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By Sebastian Kasabo and Bryan Baleke Ngambi

levels, we need to have people who are very
healthy, fit and productive. It is only healthy and
about meaningful development, says her Royal
Highness Chieftainess Mwanjabanthu of
Mwanjabanthu Chiefdom.

Mwanjabanthu Chiefdom is in the Western part of Petauke District in Eastern Province and is
about 45 Kilometers away from Petauke Boma, off Great East road. The Chiefdom is surrounded
by both subsistence and commercial farmers, with a catchment population of 14061, making it
one of the biggest Chiefdoms in the district. It shares boarders with Mozambique on the Southern
West part of the district and Sinda district in the East. It is headed by Her Royal Highness
Chieftainess Mwanjabanthu who has been instrumental in the fight against HIV/AIDS from the
time she ascended to the throne.
Before she became Chieftainess, women in this chiefdom knew very little about Prevention of
Mother to Child Transmission (PMTCT) of the HIV virus and Institutional deliveries of babies. They
believed so much in traditional healers and were of the idea that home deliveries were the best
and safest means of bringing a child into the world. Unfortunately, this resulted into numerous
births of HIV positive babies, with most of them dying before reaching the age of 5. To make
matters worse, these deaths were associated with witchcraft and this brought about hatred
amongst families and communities due to innocent people being accused of causing the deaths.
They were also a lot of myths and misconceptions surrounding institutional deliveries and this
prevented pregnant mothers from accessing Antenatal Care (ANC) services, including those that
knew that they were HIV positive. This meant that the innocent unborn babies were at risk of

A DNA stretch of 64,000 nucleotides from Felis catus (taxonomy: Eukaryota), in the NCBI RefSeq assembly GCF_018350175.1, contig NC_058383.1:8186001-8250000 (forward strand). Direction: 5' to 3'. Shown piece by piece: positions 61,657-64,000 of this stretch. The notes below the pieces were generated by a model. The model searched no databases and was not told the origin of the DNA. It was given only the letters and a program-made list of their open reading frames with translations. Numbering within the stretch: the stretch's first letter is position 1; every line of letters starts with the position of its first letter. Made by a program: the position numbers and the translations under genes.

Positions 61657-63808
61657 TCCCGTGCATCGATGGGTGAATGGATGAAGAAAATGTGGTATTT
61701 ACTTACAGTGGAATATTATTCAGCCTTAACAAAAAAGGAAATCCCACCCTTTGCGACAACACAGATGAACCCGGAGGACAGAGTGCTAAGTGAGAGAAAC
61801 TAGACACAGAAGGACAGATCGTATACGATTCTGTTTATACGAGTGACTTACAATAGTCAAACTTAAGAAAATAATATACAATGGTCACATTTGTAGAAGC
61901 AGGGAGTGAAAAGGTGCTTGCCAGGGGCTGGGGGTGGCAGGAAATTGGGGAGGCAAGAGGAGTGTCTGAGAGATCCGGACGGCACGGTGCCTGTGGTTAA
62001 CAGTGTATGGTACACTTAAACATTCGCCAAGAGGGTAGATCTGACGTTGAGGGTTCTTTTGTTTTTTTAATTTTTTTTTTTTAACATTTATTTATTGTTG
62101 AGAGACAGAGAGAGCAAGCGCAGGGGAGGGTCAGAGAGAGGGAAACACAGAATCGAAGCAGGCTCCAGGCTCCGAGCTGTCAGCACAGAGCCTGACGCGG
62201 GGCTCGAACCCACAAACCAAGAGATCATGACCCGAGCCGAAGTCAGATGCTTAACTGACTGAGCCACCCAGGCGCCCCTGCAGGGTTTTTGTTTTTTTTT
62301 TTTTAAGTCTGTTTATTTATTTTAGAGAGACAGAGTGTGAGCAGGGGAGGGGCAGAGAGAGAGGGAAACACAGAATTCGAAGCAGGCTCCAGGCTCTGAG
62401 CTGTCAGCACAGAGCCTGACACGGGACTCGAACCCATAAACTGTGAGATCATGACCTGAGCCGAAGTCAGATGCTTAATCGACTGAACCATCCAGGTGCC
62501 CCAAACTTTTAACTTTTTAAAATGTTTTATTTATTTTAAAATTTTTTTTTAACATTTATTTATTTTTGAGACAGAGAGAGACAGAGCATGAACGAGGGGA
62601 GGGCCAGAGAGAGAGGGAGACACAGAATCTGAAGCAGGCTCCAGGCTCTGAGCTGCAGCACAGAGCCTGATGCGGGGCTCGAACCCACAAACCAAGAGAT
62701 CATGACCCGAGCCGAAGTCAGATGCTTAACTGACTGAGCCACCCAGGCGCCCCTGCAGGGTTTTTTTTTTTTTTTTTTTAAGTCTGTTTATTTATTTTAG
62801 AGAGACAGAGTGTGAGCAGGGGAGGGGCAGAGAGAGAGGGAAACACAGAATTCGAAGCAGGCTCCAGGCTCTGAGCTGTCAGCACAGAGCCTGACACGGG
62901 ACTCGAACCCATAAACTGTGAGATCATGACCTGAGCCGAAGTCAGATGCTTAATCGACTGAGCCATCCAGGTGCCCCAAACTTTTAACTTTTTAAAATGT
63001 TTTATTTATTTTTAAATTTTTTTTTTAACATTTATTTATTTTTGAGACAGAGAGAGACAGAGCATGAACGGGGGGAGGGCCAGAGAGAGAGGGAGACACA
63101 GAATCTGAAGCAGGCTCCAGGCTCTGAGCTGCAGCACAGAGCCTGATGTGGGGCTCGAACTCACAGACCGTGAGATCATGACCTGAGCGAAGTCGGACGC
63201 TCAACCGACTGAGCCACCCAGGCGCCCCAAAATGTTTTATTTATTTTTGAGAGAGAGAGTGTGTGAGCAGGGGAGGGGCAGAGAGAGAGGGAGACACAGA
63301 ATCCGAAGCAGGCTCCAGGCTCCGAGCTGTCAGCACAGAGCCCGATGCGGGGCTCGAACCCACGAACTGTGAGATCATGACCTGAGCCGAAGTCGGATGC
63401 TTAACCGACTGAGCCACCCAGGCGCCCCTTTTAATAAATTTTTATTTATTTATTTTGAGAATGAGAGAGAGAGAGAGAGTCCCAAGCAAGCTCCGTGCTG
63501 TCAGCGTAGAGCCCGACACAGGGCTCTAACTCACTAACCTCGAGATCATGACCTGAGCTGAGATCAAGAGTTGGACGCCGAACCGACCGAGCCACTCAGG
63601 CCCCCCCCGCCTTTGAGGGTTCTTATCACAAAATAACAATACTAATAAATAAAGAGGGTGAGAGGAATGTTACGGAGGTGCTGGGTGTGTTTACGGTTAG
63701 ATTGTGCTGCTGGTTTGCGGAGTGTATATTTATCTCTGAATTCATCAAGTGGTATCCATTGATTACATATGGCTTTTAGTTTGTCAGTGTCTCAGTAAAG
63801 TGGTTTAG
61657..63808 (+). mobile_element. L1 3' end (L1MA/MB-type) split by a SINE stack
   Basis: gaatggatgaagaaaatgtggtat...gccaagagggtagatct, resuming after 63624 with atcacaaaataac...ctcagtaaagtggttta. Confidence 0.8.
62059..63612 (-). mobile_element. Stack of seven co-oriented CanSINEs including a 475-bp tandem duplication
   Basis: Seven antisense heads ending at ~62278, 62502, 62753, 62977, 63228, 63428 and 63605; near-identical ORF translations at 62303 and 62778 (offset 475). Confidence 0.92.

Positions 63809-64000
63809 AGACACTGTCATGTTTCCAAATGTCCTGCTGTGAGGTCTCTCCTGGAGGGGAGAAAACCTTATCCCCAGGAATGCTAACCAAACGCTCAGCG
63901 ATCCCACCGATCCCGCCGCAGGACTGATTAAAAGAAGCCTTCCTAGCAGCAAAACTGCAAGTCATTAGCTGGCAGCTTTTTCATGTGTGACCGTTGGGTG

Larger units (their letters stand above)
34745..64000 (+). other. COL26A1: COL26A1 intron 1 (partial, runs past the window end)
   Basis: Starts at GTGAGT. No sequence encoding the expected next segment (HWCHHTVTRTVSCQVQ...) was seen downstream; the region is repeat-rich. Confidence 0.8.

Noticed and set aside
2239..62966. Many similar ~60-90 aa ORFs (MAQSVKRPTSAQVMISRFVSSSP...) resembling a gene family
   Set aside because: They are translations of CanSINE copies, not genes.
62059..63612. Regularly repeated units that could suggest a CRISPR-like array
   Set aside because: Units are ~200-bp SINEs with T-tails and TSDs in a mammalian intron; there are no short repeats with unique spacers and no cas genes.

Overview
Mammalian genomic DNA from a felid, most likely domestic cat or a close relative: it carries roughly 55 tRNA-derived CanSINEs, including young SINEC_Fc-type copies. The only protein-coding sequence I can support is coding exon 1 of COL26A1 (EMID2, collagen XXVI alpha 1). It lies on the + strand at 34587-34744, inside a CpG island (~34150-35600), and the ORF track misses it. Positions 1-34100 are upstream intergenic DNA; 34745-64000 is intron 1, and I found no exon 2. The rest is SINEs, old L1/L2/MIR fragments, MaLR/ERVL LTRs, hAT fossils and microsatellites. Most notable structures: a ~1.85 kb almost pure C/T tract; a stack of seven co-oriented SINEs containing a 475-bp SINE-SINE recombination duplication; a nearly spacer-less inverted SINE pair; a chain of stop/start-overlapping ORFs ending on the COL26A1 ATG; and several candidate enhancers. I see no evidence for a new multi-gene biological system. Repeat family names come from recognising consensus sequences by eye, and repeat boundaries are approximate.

contracting the HIV virus from their HIV positive mothers.
Because the community did not know that by going to health centers for antenatal care, HIV
positive pregnant mothers could receive the necessary support to prevent the baby from getting
the HIV virus from the mother, they continued conducting home deliveries that put their babies
at risk of contracting the virus. According to the Mwanjabantu Rural health center records, out of
10 pregnancies, 70% were home deliveries and these came with a lot of complications which not
only endangered the life of the unborn child, but the mother as well. When her Royal Highness
Chieftainess Mwanjabanthu came into power, she decided to take up a leading role in community
sensitization on HIV/AIDS related issues in order to improve the health of her community. I
decided to take up a leading role in community mobilization, because I want to be a Chieftainess
of a healthy community, she said. I do realize that for me to have a productive community I need
a health community. Therefore, to protect her community from dying from preventable illnesses,
the Chieftainess became actively involved with CARE Zambias Integrated Tuberculosis and AIDS